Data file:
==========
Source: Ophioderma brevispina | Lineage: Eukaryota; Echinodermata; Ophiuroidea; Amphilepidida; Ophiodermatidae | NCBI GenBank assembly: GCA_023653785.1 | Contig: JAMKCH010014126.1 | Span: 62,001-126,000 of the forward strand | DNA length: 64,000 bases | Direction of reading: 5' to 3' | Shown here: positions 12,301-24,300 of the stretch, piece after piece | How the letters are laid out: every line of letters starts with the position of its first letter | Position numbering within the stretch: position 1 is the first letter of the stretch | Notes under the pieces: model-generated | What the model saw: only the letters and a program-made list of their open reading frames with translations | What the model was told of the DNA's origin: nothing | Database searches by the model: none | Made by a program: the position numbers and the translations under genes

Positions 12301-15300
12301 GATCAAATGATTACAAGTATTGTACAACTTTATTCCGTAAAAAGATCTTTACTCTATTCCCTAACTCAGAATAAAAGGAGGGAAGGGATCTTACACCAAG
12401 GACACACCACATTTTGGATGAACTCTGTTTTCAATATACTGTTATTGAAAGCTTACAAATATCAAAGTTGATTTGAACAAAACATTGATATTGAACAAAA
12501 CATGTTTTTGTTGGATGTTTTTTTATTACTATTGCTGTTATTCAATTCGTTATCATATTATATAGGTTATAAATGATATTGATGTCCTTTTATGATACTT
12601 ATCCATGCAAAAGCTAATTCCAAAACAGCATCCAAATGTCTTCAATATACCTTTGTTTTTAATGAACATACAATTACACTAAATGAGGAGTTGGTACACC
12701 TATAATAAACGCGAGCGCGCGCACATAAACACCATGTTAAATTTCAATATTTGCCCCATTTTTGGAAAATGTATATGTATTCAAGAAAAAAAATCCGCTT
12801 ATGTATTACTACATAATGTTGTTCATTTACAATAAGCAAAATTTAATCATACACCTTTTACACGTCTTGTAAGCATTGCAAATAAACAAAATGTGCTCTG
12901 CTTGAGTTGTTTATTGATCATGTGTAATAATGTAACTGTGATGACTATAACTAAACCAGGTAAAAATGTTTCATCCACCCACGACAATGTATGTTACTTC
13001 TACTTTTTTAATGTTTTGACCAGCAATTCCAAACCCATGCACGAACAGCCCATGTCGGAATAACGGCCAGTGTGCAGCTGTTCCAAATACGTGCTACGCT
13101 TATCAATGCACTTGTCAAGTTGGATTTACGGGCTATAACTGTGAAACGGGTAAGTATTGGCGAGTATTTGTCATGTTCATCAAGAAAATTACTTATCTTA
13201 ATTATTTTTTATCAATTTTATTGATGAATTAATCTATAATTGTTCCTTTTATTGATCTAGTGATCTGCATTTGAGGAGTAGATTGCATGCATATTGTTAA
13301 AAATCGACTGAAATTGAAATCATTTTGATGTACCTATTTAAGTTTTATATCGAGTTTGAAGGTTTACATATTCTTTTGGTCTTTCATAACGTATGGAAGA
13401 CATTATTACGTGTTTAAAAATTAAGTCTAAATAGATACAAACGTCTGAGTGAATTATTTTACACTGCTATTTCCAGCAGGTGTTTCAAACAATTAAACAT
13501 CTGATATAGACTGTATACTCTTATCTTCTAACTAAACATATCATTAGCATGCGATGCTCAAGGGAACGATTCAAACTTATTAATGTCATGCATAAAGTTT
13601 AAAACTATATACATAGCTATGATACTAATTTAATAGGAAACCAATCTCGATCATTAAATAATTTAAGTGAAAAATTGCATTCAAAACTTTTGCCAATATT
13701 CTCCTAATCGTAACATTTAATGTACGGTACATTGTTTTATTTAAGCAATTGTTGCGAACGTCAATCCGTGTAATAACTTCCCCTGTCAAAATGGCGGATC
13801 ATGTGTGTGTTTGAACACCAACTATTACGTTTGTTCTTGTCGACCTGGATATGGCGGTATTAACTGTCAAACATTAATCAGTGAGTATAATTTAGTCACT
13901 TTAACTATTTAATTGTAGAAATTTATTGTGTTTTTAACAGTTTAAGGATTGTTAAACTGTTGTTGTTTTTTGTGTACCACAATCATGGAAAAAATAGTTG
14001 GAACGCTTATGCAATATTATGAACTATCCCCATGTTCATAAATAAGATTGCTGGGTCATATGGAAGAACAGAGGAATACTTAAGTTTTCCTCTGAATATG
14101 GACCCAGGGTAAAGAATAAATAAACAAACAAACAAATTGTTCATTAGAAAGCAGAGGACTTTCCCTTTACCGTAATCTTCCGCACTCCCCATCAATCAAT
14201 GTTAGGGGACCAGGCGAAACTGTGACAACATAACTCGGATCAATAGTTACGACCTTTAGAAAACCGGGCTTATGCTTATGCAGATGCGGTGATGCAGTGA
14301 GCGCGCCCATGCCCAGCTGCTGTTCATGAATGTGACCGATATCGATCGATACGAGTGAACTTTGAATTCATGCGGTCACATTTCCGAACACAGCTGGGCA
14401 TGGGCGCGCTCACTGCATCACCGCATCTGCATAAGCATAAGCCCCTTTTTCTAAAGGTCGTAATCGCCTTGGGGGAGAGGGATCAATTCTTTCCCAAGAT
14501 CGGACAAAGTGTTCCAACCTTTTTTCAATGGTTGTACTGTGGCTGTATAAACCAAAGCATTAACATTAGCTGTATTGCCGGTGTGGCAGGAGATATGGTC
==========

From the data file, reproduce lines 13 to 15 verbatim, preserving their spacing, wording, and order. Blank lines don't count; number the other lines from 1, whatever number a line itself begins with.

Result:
13301 AAATCGACTGAAATTGAAATCATTTTGATGTACCTATTTAAGTTTTATATCGAGTTTGAAGGTTTACATATTCTTTTGGTCTTTCATAACGTATGGAAGA
13401 CATTATTACGTGTTTAAAAATTAAGTCTAAATAGATACAAACGTCTGAGTGAATTATTTTACACTGCTATTTCCAGCAGGTGTTTCAAACAATTAAACAT
13501 CTGATATAGACTGTATACTCTTATCTTCTAACTAAACATATCATTAGCATGCGATGCTCAAGGGAACGATTCAAACTTATTAATGTCATGCATAAAGTTT